What to Do, Kathmandu?

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Durbar Square, Kathmandu, Nepal

“What to do, Kathmandu?”

My guide smiled at me over our steaming bowls of vegetable soup. He’d shown me around Kathmandu’s famous Durbar Square and shrugged as if the question encompassed all we’d spoken about. His struggles to make ends meet. His conversion to Christianity. His attempts to be an honest guide in the midst of touts and scammers.

I smiled back and looked at the buildings around us. We were sitting in a rooftop café by the Square, looking at the intricately carved wooden structures and the remains of ancient buildings destroyed by the earthquake that shook the Kathmandu Valley in April 2015.

Durbar Square, Kathmandu, Nepal

I wanted to know what Kathmandu would do. What anyone could do in the face of such odds.

How does a nation recover after disaster? How does a nation—and its visitors—overcome the economic disparities presented in a country like Nepal?

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Durbar Square, Kathmandu, Nepal

There I was, buying cappuccinos from rooftop cafes in a city where some families lived in houses with dirt floors, their buildings still crumbling post-earthquake. Watching other foreigners stocking up on hiking gear in the many shops in Thamel, the backpackers’ quarter, getting ready for their treks across mountains where they could hire local guides and porters for cheap and get their postcard-perfect photos for their Christmas cards. Stocking up on the stories they would tell, their tone slightly patronizing (even though they didn’t mean to be)—that time they went to the Himalayas. How nice the local people were. How they seemed so happy even though they had so little.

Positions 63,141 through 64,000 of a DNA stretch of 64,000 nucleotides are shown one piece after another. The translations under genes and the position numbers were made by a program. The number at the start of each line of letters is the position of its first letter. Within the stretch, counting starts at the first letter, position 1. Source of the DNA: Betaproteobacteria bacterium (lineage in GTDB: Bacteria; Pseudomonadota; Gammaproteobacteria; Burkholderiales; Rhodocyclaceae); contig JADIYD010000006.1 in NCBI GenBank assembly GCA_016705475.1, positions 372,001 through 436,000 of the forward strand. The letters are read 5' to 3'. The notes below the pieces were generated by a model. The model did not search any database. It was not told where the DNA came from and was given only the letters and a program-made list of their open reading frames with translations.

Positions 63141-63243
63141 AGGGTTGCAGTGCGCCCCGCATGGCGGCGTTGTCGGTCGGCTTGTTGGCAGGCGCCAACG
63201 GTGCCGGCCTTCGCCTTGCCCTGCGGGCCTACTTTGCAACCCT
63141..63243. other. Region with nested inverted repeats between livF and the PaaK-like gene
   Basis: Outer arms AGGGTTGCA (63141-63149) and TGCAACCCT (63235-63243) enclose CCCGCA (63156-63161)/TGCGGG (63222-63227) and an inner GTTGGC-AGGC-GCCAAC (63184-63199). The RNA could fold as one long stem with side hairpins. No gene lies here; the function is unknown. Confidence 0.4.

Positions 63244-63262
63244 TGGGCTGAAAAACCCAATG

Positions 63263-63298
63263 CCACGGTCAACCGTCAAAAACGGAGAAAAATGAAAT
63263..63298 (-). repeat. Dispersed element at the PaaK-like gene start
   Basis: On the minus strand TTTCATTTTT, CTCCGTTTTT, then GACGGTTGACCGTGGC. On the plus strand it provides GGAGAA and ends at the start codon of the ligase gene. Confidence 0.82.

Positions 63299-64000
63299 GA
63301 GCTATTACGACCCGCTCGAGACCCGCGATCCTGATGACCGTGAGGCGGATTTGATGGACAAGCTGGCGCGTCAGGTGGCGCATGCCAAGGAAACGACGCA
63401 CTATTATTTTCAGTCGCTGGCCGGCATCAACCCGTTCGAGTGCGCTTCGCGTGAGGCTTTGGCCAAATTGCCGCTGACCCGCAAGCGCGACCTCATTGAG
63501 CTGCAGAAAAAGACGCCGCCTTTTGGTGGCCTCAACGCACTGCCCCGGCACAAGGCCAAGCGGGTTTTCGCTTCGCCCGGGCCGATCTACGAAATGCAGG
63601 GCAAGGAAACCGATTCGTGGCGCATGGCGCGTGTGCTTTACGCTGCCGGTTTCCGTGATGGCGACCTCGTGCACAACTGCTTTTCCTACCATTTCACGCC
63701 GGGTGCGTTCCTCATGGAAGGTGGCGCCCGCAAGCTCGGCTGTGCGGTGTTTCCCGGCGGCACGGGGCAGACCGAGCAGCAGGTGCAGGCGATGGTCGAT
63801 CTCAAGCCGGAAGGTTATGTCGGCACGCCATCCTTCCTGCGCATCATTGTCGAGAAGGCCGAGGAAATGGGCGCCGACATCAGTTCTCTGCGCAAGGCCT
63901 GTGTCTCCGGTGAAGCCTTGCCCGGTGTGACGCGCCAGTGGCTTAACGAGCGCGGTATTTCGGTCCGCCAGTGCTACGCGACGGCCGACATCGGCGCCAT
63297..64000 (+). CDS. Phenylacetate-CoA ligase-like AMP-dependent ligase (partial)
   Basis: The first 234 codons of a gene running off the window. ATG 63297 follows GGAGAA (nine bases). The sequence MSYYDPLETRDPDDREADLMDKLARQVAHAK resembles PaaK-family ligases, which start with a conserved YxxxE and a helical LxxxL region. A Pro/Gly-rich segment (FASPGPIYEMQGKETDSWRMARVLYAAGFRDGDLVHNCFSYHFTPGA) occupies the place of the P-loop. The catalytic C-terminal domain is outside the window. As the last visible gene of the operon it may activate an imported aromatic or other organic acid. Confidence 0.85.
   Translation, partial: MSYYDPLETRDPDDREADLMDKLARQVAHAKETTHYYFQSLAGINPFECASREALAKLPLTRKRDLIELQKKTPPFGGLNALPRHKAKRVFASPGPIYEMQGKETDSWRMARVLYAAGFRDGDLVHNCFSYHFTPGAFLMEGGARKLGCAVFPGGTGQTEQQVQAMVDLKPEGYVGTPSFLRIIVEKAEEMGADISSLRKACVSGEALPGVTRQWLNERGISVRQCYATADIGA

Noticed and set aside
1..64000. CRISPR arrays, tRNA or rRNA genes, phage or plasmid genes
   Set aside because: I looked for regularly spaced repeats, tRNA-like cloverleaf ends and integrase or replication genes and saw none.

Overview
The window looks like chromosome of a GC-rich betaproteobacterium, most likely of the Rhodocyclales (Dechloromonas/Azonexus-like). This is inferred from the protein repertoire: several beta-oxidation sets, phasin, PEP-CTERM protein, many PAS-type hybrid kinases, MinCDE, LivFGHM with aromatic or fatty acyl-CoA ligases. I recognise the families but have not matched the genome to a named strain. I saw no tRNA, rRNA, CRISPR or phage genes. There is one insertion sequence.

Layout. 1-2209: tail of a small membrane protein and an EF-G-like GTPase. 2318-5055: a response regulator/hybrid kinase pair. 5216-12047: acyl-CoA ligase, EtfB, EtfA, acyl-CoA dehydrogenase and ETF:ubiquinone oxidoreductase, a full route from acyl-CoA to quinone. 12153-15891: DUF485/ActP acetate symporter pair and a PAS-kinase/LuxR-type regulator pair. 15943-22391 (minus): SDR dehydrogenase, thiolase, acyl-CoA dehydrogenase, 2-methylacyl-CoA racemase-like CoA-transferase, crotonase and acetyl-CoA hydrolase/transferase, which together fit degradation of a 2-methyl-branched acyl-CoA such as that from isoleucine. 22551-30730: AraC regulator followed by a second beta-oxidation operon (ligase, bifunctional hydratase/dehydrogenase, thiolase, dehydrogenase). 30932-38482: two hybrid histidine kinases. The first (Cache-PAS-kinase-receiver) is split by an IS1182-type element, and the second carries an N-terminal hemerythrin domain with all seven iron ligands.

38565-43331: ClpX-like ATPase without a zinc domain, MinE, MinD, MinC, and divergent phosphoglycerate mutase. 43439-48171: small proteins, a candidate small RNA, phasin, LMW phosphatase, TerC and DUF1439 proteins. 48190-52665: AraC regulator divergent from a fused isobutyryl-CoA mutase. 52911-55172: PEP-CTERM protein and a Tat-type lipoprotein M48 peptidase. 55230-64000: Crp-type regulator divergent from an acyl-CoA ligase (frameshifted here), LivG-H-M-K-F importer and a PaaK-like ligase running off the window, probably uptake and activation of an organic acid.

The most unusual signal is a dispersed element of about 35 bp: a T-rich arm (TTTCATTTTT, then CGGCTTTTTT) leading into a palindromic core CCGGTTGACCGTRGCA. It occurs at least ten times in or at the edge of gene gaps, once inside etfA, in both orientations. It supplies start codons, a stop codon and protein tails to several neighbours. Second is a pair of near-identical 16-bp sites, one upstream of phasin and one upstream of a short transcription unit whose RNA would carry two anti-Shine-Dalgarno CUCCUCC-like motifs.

And yet, tourism is one of the biggest contributors to Nepal’s economy. Was it not in everyone’s best interest for me to hop on a tour and hire a porter and let the money flow out of my pockets?

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Durbar Square, Kathmandu, Nepal


When I’d read up on Nepal in various guidebooks and on travel websites, it had seemed like a traveler’s dream, with history lining the streets and nature calling from its borders.

But, to be honest, Nepal didn’t woo me as it has other tourists. Of course, this is neither Nepal’s fault nor its responsibility. At the same time, I didn’t do the things that most tourists (or voluntourists) do who sing Nepal’s praises.

I didn’t go trekking. I didn’t go paragliding in Pokhara like you’re supposed to. I didn’t even go to the 10-day silent retreat I’d applied for in Lumbini (the birthplace of Buddha!) because they were full.

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Swayambhunath Temple, Kathmandu, Nepal

But I also felt strange spending hundreds of dollars to go trekking or paragliding when I knew the vast majority of the population couldn’t do the same. What kind of world is that where much of a country struggles to get by while these (mostly white) tourists stream in dropping loads of cash on things that are “fun”?